I'm old.

popo

By today's standards, really old.  I'm forty-one (and a half) and I grew up with the Internet and technology.  While I don't keep up with (or understand) every new trend (case in point, fidget spinners, and SnapChat), I'm not of the generation that just doesn't understand technology or care about it at all.  In my time being a geek and a nerd (a lot of it before it was cool) I've seen a lot of changes in how the world communicates with each other.

The Old Days

I'm not going to be that guy who talks about how Do Not Disturb was taking the phone off the hook (it was) or the fear (or excitement) of the phone ringing and you had **no clue** who was calling (it was).  No, the first generation of "Internet messaging" for me was BBS messaging.

BBS-What?

*Sigh* Damn kids these days. A BBS was something that showed up around the time that the home computer became a thing.  People would set up computers running BBS software (a server by today's parlance) connected to their home phone line (or a second line, or if they were *really* fancy several phone lines).  People would dial in, log in with their account and then you'd have a text interface that would let you send messages to friends, contribute to forums, download shareware (and non-shareware), photos, etc.

BBS Messaging

This was both the coolest thing in the world and, compared to what we have today, an absolutely horrible way to communicate.  It honestly wasn't that much better than sending a physical letter, to be honest.  You had no notifications that you had messages; you would just dial in and (if the line wasn't busy) see if you had new messages.  There may or may not have been what we'd call "read receipts" and If the person you were talking to simply moved away and never logged in, there'd be no way to know that.  Even worse, because BBSs were run by hobbyists, it's possible that one day the BBS would simply disappear.

So... not awesome.

BBS / Fidonet / Dawn of the Internet

Around this time the Internet started becoming a "thing".  Email was something reserved for universities and connections between them as the Internet infrastructure we have today.  Getting onto this brand new "information superhighway" was harder than it seems.  Luckily, [FidoNet] came around as an option for BBSs (though it had been around since 1984).  FidoNet was a Store-and-Forward system, allowing you to send an email from your high school friend's BBS to another BBS, or if you knew someone at the university, you could actually email them.  This seems ridiculously simple now (or old fashioned), but at the time it was pretty amazing.

I remember showing my manager this at my first technology job around 1995, tell him that it would only take two or three days to send an email to someone.

Why that long though?  Well remember it's a store and forward system, so you dial into your BBS, and send the email.  Sometime that day the BBS would dial up to the next BBS in FidoNet hierarchy and send all it's mail out.  Then sometime later that day *that* BBS would do the same, and over and over until eventually email was delivered.  When your friend replied, well, the whole thing started all over again.  This is why email addresses in those days looked like this: john.jones@p0.f42.n105.z1.fidonet.org

Definitely not easy to remember.  The email basically described the hierarchy of zones required to get the email to the correct end user, not dissimilar to how the current DNS and MX record scheme works today, just in a world where always-on Internet connectivity wasn't a thing yet.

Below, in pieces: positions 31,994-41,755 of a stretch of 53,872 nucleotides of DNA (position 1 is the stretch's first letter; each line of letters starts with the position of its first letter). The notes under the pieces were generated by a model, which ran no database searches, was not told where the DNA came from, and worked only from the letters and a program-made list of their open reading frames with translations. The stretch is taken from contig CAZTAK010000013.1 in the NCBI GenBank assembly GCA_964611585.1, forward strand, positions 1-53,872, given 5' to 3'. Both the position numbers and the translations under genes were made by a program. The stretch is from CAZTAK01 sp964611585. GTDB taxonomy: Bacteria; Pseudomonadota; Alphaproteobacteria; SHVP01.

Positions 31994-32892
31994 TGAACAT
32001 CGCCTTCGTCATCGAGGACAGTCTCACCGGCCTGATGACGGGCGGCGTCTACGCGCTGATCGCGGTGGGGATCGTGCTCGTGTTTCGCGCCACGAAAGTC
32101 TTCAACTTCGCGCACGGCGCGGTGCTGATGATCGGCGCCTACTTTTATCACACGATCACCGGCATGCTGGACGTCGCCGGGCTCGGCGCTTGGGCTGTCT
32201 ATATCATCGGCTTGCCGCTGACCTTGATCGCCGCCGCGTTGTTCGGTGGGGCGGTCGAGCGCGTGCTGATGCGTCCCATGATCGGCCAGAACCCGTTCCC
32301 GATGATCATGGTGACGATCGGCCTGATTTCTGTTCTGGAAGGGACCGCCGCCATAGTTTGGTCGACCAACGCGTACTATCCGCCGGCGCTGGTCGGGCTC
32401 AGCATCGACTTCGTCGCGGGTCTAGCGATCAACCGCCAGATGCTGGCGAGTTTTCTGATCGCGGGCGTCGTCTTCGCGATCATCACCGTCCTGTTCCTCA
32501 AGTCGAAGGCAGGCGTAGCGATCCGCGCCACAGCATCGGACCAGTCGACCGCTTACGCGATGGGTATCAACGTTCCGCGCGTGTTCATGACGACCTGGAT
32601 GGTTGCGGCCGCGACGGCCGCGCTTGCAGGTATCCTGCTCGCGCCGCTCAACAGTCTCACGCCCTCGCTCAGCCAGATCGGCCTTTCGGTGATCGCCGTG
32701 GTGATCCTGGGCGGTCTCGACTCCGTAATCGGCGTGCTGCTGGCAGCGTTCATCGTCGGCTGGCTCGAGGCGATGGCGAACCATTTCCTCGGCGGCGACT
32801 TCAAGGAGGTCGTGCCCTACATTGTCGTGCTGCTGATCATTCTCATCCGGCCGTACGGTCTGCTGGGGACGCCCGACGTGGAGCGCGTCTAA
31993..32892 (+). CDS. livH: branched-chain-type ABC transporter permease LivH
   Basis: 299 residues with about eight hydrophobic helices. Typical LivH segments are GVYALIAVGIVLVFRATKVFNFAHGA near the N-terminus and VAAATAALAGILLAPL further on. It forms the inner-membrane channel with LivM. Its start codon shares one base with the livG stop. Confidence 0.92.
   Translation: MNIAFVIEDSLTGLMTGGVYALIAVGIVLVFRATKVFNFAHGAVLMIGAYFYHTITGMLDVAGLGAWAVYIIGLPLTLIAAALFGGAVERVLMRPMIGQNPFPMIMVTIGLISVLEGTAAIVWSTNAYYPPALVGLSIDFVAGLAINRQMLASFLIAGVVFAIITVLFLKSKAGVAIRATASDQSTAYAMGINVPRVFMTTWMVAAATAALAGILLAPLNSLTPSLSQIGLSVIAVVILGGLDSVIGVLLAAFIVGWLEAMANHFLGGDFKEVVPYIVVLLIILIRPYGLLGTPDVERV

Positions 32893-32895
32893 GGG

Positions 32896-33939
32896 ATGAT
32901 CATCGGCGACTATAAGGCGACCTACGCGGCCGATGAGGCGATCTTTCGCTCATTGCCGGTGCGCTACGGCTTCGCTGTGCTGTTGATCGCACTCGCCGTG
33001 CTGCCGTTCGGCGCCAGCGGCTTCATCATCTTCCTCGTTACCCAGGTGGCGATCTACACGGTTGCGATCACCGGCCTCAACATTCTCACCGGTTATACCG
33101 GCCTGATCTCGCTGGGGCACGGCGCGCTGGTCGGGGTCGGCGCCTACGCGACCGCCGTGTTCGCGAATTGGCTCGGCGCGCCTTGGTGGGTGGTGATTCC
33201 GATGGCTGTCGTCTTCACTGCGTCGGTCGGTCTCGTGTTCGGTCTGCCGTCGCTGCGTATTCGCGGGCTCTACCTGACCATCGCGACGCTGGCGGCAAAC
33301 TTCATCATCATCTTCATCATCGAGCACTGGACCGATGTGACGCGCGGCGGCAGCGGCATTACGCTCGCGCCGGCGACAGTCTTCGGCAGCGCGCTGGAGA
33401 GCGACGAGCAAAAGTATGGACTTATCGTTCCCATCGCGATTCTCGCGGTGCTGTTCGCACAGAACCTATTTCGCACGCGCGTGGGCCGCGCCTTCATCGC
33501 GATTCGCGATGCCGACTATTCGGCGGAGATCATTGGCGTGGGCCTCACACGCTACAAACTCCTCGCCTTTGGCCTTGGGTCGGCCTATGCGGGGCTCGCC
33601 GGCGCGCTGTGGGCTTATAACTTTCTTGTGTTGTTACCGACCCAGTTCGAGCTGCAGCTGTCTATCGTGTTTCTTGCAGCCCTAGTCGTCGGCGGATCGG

Let's Fast-Forward To Now

This brings us to the world that most of us currently know.  There's email, instant messaging, and social media from your desktop, laptop, tablet, and mobile phone.  While it took a while to get from the mid to late 1990s to here, as Internet connectivity became the norm and then the smartphone became a thing, messaging continued to evolve with it.

So... The Future

So what's next?  Right now as long as you have a wifi or cell phone signal, and an app on your device, you can communicate with your friends and family pretty easily.

As long as you have a signal.

If There's No Signal

These days the next big thing is solving the "what if you have no signal" challenge.  This is what Wave is trying to do.  Ironically the technology is looking to the past to solve the problems of the future.  Just like back in the days of FidoNet the computers with dial-up modems were used to create a mesh to transfer messages back and forth, Wave is doing this for the modern day.

The idea is to remove even the restriction of having to have a signal to have connectivity and communications with your friends and family. If you're around people who have wave enabled devices and apps, you no longer have to have signal yourself but your messages and file transfers can move seamlessly through a mesh of users via Bluetooth, wifi direct, hotspots and other networking technology to get to their intended recipient.  If the recipient is within reach of the mesh the data never even has to go onto the Internet to get there, or if they're not, the mesh will eventually an Internet connection to find it's way to them.

If no Internet connection can be found, the data can be stored on nodes for eventual delivery, just like those old FidoNet nodes.  This may sound a bit backward; I mean, we all have wifi and connectivity everywhere, right?  This will eventually help areas with bad or non-existent infrastructure, disaster areas, and first responders.

It's a brave new world out there, but it's hard to appreciate without knowing just how far we've come.  Now if you'll excuse me I think I'm done writing this and it's time to put the house phone back on the hook so people can get a hold of me again.

Author
Alan Bailward
Lead Technology Dude